I.M.Pei may have tried - considering his East Asian background - to get the Rock Hall positioned directly at the base of the pier rather than off to the side.  All that reflective glass and especially the power of that triangle, could have bounced the light and chi back to the city.  Wonder what happened there.

NOW ...

Now imagine those twin turbines at the base of the 9th street pier, facing back towards the city.  Pin Wheels and anything mirror like are considered major cures for Fung Shui displacement. 

Okay, its just the ramblings of an old hippy crazy, but ... nothing else has "worked". 

Besides, something like that would put Cleveland on the map.  A heck of a lot better than that BS bridge ODOT is trying to ram down our throats.  I didn't like ANY of the designs, even that guy that the PD claims is the best Bridge Designer in the world today. 

HEY - as long as we're going to talk crazy, why not make the bridge piers the integrated turbines.  Anythings better then those clothes pins ODOT and everybody else came up with. 


100% right

I agree with every thing you say here. Very well said.

Disrupt IT

Kind Words

It is nice and heart warming to find nice words written here about a topic that has become a bit of madness/obsession/interest since I happened upon a talk by Jeff Buster and Martha Eakin at an astounding REI program a long thyme ago....  2, maybe 3 years???


Those were a magical time, the people I met then are the left ventricle (sp?) of the heart of Cleveland.


I have run into a number of those (you) folks since, and we all share a common burden; we care about this city.  Not "the politicians", or "the bureaucrats", or the "institutions", but we care about the city, and "we, the people" who ARE the city.


We may show up at many of the public venues, but more often we show up at the private group meetings like E4S, GEO, meetings at libraries, Midtown Brews, Meet the Bloggers, of wherever.  We are impassioned.... about pollution, water quality, rescuing special places like Whiskey Island, wind, solar, whatever.....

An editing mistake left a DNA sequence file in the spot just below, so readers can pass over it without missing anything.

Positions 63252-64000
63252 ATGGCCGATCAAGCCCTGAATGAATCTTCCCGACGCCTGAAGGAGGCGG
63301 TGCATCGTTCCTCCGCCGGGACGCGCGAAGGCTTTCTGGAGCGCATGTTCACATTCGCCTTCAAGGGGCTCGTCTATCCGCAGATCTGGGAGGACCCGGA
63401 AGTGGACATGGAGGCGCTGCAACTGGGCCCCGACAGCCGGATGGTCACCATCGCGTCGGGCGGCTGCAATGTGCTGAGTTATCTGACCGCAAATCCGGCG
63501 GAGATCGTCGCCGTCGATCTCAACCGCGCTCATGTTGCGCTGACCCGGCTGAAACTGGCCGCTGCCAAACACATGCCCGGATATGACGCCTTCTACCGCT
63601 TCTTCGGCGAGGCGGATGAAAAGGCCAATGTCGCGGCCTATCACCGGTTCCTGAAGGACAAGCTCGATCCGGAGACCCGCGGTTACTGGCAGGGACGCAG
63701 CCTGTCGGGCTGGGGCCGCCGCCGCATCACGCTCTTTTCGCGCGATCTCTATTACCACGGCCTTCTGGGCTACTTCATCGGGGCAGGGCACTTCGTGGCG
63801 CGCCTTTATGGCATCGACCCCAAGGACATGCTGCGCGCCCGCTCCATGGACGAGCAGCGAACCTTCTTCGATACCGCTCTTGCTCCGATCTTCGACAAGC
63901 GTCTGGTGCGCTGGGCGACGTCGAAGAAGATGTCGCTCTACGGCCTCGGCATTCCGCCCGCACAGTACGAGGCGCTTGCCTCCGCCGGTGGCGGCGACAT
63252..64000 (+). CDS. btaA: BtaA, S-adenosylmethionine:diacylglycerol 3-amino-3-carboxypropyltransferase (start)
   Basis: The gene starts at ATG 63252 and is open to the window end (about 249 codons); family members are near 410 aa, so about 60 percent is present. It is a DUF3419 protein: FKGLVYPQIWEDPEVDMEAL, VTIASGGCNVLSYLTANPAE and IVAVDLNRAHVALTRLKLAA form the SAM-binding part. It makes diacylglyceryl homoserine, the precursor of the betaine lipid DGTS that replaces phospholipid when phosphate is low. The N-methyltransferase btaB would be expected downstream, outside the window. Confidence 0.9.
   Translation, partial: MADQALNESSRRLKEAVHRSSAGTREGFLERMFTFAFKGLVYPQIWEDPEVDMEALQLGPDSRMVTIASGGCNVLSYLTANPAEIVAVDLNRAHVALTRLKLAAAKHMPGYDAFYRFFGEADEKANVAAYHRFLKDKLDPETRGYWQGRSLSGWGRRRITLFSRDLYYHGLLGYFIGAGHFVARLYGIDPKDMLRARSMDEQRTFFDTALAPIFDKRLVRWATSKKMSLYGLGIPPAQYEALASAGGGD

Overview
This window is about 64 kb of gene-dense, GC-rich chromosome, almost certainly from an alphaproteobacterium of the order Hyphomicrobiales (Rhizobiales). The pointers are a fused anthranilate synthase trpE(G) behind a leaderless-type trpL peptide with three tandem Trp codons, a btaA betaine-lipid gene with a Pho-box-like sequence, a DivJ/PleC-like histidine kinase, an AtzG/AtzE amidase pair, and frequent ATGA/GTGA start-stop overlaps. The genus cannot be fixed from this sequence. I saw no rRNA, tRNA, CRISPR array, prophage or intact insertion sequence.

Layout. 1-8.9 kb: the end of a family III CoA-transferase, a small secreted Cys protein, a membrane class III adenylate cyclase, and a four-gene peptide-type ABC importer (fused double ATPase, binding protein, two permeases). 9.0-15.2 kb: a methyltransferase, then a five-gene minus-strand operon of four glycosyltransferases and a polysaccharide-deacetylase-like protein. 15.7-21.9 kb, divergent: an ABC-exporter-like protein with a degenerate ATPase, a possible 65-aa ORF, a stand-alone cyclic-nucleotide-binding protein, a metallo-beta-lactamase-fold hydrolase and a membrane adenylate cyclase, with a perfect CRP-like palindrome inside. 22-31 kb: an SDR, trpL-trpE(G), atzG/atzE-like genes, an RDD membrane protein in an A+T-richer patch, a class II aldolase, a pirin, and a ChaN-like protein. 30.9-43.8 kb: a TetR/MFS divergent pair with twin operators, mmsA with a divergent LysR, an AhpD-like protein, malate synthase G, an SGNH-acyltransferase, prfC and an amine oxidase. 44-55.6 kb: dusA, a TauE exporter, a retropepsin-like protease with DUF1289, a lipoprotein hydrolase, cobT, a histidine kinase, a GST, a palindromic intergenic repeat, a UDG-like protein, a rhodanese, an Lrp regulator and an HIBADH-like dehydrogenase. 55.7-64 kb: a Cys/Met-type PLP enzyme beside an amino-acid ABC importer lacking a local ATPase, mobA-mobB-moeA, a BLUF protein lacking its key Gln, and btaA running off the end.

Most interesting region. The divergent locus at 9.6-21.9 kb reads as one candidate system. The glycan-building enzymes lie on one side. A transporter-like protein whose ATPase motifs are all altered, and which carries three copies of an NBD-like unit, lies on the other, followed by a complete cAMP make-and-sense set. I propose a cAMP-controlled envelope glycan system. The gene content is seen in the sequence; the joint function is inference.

I thank you all, and I am pleased to consider you my friends....  Sort of like a group of kids who (back in the days before all the organized "children's sports") used to get together on the grounds of the local elementary school or junior high to have a game of "pick-up" baseball or football.  At those times we all worked ('kinda) well together and played ('kinda) well together, so we were "friends".


Without those games, we were just individual "kids".  Those games made us a group of "neighborhood kids", and that has made all the difference (with apologies to the late, great Robert Frost).



Well put... the Little Rascals

Stickball... 4Square... Kickball... ah to be a kid and find new friends and invent games and learn and explore together, without any protocol and preconceptions or judgments based in society. I like how you put this and love the idea we remain free to find new friends and explore new back lots and can care less what goes through the minds of the adults... the parents. Nice to have you in the sandbox!

Disrupt IT

Bahrain WTC Wind Turbines Completed (From May 2008)

"The Bahrain World Trade Center (BWTC) has completed the construction of the three wind turbines that will generate electricity between it's twin towers. The BWTC design blends maritime aesthetics with the functionality of traditional wind-towers. The buildings are the tallest in Manama and the turbines officially make it the world's first wind-powered mega structure. The three wind turbines are horizontally supported between the towers by three bridges weighing a substantial 65-tonnes each, and will provide 11-15% of the electricity needs of both towers.

The 29-metre diameter turbine blades took architects from Atkins over three year to develop. Tim Askew, Regional Managing Director for Atkins, states that the company’s goal is to “raise awareness of sustainability within the psyche of our architects and engineers. This project serves to highlight how with determination and willingness on behalf of responsive clients we can actually turn these ideas into reality."


Video at:


By refusing to deal honorably with others, you dishonor yourself.